By Elektra Macdonald
The Vast of Night (2019)
Sci-Fi/Thriller | 1hr 31mins | M
Director: Andrew Patterson
Stars: Sierra McCormick, Jake Horowitz, Gail Cronauer,
On a night somewhere in 1950’s small town USA, whilst most of the town is preoccupied with a basketball game, a young telephone switchboard operator, Fay (McCormick), records a strange noise interfering with the switchboard. Passing this
recording on to popular local radio DJ Everett (Horowitz), they air the sound and invite people to call in with information. The mystery starts to deepen as the pair race to try and uncover what is going on when more people start to report unexplained sightings. Is it military? Is it extra-terrestrial? Do we care?
After reading the glowing reviews of this film I had high expectations. Folks were talking about the director, the creativity, the originality, the low budget, the twist, the spin on an old subject. After watching it I felt like the folk who think that “they” are spraying chemicals into the atmosphere to make us all stupid might be onto something. Seemingly correlated with people who like Ad Astra, it has something in common with that movie: a story that is utterly stupid; almost incomprehensibly obviously so. Aliens! Strange noises! A side-story that bears no relation to the plot! Characters with no arcs! But mostly a stupidly stupid story of nothingness that goes nowhere. Not bad enough to be enjoyable, more like a bread and butter sandwich with stale bread and no butter.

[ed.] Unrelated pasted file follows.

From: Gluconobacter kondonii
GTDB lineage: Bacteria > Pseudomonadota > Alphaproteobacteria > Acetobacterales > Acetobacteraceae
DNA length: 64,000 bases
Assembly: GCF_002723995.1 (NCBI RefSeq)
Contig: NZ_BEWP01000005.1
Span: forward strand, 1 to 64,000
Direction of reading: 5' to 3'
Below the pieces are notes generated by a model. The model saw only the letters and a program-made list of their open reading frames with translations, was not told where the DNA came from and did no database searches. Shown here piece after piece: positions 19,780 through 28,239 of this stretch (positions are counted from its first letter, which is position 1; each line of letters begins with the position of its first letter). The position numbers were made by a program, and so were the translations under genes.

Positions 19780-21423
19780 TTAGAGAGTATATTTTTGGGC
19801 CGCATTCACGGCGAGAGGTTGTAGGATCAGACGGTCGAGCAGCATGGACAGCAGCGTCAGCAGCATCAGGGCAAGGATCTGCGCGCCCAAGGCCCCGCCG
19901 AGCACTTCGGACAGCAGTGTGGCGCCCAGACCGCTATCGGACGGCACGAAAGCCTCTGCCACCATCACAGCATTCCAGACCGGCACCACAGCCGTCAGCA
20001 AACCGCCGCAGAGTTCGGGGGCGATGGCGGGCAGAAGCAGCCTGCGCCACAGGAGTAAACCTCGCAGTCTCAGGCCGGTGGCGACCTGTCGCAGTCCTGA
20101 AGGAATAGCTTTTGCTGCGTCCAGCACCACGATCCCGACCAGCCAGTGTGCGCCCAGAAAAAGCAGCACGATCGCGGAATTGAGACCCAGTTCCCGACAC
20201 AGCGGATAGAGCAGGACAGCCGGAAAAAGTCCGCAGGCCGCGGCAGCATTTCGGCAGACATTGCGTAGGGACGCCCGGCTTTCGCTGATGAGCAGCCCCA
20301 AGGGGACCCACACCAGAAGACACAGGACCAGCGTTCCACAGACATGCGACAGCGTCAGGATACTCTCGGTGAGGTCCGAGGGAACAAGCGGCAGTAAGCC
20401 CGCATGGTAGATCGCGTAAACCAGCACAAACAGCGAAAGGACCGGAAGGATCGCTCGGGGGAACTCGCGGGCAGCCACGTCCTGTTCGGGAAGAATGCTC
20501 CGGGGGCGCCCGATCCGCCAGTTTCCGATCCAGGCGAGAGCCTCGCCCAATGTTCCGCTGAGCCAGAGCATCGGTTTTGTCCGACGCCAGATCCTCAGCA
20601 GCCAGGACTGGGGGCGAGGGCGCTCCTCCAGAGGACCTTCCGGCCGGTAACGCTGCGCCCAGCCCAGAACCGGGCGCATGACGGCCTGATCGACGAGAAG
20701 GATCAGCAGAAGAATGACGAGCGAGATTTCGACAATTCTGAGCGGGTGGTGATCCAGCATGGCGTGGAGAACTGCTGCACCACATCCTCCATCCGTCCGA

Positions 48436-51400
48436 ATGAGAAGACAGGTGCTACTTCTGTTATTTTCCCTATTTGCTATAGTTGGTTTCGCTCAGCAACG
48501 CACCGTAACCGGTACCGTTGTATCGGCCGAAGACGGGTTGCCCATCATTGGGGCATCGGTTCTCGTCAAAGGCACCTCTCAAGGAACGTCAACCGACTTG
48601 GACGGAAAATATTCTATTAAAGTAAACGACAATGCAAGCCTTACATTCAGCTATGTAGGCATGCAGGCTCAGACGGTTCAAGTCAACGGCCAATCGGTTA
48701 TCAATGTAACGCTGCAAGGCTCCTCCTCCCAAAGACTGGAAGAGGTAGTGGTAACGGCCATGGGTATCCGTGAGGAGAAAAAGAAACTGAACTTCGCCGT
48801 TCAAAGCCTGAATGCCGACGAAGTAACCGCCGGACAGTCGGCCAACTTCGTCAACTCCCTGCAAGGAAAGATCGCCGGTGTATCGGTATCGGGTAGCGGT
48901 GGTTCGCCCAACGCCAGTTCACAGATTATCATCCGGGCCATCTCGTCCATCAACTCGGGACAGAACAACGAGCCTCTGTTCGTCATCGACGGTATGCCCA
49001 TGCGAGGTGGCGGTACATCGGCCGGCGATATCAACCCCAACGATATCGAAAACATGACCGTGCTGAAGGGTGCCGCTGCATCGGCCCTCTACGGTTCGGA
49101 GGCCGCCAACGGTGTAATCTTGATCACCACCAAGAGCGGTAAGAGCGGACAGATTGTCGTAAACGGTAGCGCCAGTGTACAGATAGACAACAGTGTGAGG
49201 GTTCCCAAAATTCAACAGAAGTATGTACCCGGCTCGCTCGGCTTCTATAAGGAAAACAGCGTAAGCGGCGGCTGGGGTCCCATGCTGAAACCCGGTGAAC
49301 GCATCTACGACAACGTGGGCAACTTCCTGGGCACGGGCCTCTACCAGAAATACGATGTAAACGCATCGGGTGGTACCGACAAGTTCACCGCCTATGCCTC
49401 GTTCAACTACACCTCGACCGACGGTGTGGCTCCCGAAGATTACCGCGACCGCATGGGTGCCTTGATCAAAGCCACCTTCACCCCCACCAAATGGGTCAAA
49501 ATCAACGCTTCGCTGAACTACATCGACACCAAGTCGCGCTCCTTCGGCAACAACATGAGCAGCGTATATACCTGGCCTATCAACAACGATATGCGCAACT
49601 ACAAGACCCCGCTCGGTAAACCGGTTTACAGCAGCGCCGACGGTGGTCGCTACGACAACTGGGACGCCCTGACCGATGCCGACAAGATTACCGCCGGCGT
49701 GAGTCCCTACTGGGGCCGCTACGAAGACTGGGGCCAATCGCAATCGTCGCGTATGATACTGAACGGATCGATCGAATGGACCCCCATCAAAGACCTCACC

The most enjoyable aspect of the movie (apart from it ending) is the strange head-twisting sensation when reading the positive reviews. Like trying to get those mirror neurons of yours to fire when listening to a Trump supporter. Ad Astra, though, is even worse in this regard, a movie that has the hero batting moonlets out of the way to get to his spaceship after fending off rabid space monkeys (and was watching Brad Pitt being dull such an exciting change?). The Vast of Night can’t quite match the spectacle of that idiocy. For that reason, I can’t quite bring myself to give it 1/10; that has to be reserved for Ad Astra. 2/10.